Call for Papers, deadline – 1 September 2022
A two-day conference, to be held on 3 & 4 November 2022, online via Zoom, at 13:00 to 18:30 Central European Time (both days).
Jessalynn Bird, Saint Mary’s College, Notre Dame
Jay Rubenstein, University of Southern California
It has long been recognised that the crusades were religious movements that developed out of and reflected Latin Christian devotional culture, synergising with vital dimensions of medieval Western spirituality such as pilgrimage, penance and eschatology. Yet, it is only in recent years that the intersections between the crusades and these facets of Latin Christian religious practice have been subjected to sustained and meaningful scholarly attention. The last decade or so has witnessed the appearance of a number of groundbreaking studies, such as those by Cecilia Gaposchkin on crusading liturgy, by Jessalynn Bird on recruitment, sermons and preaching, and by Philippe Buc and Jay Rubenstein on both exegesis and apocalypticism. Nevertheless, much more work remains to be done, especially with respect to the wider context of contemporary ecclesiastical history. Indeed, these vital contributions have pointed the way forward, charting new vistas for crusade studies, and bringing attention to new or neglected source material including biblical commentaries, liturgical manuals, and sermon collections. This work has also highlighted important methodological challenges, emphasising the need for scholars of the crusades to develop a range of skills and competences.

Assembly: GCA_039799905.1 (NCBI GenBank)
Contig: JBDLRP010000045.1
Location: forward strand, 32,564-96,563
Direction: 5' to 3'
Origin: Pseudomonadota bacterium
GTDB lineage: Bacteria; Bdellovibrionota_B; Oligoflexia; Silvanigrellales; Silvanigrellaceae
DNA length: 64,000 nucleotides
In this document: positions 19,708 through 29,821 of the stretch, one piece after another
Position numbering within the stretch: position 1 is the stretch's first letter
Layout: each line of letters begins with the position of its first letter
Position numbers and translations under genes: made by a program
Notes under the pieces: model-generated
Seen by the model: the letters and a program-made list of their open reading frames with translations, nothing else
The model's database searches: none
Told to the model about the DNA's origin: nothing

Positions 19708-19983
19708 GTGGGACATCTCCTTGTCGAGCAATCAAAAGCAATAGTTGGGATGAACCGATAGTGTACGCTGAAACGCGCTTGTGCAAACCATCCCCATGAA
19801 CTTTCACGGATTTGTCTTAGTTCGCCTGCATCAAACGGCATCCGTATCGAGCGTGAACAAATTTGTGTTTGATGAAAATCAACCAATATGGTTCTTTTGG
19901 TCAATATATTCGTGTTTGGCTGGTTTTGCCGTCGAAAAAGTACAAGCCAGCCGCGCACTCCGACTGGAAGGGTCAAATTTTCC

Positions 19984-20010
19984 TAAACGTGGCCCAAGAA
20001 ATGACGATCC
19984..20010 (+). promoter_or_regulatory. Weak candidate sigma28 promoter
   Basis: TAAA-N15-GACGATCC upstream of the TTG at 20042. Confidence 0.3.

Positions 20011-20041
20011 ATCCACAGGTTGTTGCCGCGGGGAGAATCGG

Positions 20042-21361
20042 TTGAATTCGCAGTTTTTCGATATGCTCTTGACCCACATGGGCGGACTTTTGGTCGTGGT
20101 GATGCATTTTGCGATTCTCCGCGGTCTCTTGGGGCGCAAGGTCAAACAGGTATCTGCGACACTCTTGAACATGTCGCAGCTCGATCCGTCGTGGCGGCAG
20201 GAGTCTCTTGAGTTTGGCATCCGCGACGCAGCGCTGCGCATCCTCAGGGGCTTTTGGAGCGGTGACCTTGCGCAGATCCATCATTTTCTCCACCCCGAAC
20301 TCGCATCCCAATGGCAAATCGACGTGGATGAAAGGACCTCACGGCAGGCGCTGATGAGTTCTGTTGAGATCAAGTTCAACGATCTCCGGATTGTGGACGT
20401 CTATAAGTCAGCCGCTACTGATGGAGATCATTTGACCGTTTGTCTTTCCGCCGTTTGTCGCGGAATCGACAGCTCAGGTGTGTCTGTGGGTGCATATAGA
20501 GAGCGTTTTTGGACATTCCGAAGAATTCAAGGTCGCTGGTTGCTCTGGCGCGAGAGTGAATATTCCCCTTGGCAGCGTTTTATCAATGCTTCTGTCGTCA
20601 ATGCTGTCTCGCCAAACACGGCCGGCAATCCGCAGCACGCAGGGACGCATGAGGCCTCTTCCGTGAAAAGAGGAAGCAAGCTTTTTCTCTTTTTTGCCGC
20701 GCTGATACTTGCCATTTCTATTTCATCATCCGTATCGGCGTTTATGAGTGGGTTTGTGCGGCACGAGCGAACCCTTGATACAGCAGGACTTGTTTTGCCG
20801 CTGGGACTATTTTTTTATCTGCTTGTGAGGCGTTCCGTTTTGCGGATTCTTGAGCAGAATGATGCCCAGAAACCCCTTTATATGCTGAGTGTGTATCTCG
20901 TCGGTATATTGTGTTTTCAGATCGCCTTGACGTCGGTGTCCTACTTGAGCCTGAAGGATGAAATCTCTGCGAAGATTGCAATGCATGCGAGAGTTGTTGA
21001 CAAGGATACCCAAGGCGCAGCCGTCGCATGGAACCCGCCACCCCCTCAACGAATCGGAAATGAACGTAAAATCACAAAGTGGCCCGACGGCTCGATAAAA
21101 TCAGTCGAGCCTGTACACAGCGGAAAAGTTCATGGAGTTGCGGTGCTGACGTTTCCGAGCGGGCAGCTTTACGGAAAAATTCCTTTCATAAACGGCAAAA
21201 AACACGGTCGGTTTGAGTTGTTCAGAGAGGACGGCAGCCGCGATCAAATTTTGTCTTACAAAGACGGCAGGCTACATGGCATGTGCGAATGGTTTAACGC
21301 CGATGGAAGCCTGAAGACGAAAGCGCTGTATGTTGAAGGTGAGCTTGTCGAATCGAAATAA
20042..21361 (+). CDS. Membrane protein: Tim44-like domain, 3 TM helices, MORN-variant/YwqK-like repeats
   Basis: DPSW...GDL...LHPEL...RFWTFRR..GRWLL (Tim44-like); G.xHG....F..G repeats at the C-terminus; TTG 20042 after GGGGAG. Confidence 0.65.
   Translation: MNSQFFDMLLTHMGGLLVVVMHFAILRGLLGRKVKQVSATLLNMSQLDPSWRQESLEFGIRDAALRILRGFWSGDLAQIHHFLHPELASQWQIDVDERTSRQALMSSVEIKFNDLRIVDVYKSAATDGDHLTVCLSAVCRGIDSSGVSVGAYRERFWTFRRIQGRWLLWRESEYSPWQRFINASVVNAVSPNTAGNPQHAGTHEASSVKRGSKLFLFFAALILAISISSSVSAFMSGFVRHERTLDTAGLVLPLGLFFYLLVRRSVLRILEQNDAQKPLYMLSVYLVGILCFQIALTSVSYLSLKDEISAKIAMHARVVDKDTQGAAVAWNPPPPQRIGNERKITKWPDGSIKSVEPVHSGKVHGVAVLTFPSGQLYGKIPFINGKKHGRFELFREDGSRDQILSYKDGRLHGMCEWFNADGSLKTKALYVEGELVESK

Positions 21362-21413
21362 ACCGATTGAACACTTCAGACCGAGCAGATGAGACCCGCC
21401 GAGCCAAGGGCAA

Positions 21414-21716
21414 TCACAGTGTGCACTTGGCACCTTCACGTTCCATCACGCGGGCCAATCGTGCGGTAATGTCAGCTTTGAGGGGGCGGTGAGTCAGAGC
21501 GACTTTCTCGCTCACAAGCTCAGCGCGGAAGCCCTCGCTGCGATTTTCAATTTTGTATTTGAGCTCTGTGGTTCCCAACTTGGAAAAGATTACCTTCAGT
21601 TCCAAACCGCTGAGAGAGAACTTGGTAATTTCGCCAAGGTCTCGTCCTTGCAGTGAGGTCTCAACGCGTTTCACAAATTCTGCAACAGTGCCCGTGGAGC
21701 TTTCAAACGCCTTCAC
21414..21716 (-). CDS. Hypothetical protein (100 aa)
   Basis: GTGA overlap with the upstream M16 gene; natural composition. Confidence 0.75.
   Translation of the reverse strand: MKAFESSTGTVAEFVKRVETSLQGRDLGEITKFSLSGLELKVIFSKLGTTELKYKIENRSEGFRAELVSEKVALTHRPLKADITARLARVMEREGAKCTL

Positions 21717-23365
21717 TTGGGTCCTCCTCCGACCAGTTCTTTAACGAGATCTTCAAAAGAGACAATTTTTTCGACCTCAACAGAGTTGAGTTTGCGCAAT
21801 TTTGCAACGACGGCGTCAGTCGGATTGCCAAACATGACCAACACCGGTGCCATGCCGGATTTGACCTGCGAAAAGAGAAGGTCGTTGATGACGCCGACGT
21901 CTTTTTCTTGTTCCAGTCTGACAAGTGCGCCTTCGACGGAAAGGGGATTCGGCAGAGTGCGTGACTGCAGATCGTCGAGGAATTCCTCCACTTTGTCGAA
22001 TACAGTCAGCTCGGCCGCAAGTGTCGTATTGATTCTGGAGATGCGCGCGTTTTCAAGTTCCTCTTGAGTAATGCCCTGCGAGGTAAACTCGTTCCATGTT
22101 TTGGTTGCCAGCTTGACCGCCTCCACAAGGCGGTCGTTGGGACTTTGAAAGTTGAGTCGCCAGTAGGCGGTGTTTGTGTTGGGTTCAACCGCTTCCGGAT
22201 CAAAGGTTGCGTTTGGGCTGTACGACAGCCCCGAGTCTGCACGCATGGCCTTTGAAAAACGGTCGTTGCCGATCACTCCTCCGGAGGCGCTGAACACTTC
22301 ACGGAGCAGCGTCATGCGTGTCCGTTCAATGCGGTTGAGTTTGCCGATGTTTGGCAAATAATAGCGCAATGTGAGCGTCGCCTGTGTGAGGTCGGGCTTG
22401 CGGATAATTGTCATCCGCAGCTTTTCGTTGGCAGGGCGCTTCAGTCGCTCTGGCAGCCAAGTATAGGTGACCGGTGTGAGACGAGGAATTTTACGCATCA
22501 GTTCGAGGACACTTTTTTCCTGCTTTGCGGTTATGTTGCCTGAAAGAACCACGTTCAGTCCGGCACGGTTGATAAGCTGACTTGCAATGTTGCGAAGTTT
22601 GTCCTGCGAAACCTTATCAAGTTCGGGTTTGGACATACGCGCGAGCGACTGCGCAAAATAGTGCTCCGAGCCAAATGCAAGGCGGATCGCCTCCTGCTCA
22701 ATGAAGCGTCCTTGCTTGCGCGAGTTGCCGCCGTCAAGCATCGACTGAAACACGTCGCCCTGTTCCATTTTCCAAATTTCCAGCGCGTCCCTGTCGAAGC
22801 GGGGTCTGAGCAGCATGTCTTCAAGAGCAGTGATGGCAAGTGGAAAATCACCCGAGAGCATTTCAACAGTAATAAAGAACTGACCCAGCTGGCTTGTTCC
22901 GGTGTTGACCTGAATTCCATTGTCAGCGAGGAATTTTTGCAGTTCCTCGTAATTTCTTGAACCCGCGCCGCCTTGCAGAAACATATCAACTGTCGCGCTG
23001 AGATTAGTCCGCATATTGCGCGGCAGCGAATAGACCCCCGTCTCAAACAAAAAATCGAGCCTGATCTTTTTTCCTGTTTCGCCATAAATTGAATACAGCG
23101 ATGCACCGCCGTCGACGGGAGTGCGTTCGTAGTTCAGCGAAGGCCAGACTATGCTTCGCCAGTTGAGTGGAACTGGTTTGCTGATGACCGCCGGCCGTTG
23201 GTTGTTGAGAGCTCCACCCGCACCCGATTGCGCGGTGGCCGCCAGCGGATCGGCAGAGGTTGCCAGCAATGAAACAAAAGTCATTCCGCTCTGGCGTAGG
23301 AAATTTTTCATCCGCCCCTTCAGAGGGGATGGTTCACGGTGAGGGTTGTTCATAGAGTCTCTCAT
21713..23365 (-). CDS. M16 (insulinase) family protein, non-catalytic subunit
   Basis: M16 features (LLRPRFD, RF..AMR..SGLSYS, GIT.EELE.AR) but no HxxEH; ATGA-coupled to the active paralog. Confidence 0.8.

The aim of this conference is to bring together scholars at all stages working in the above-mentioned fields and encourage further development in and between these innovative areas of research. The organisers welcome proposals for 20-minute papers (in English) that deal with the connection between crusading, crusade preaching, crusade ideology, or crusade commemoration on the one hand and theology, exegesis, sermons, liturgy, or apocalypticism on the other. Ultimately, the conference seeks to enhance understanding of the place of crusading in Latin Christian ecclesiastical and religious culture, and inspire debates on how the biblical metatext, disseminated via different media and in a variety of settings and circumstances, caused, shaped, and commemorated the crusades.
For more information, please visit: https://www.hsozkult.de/event/id/event-128199?language=en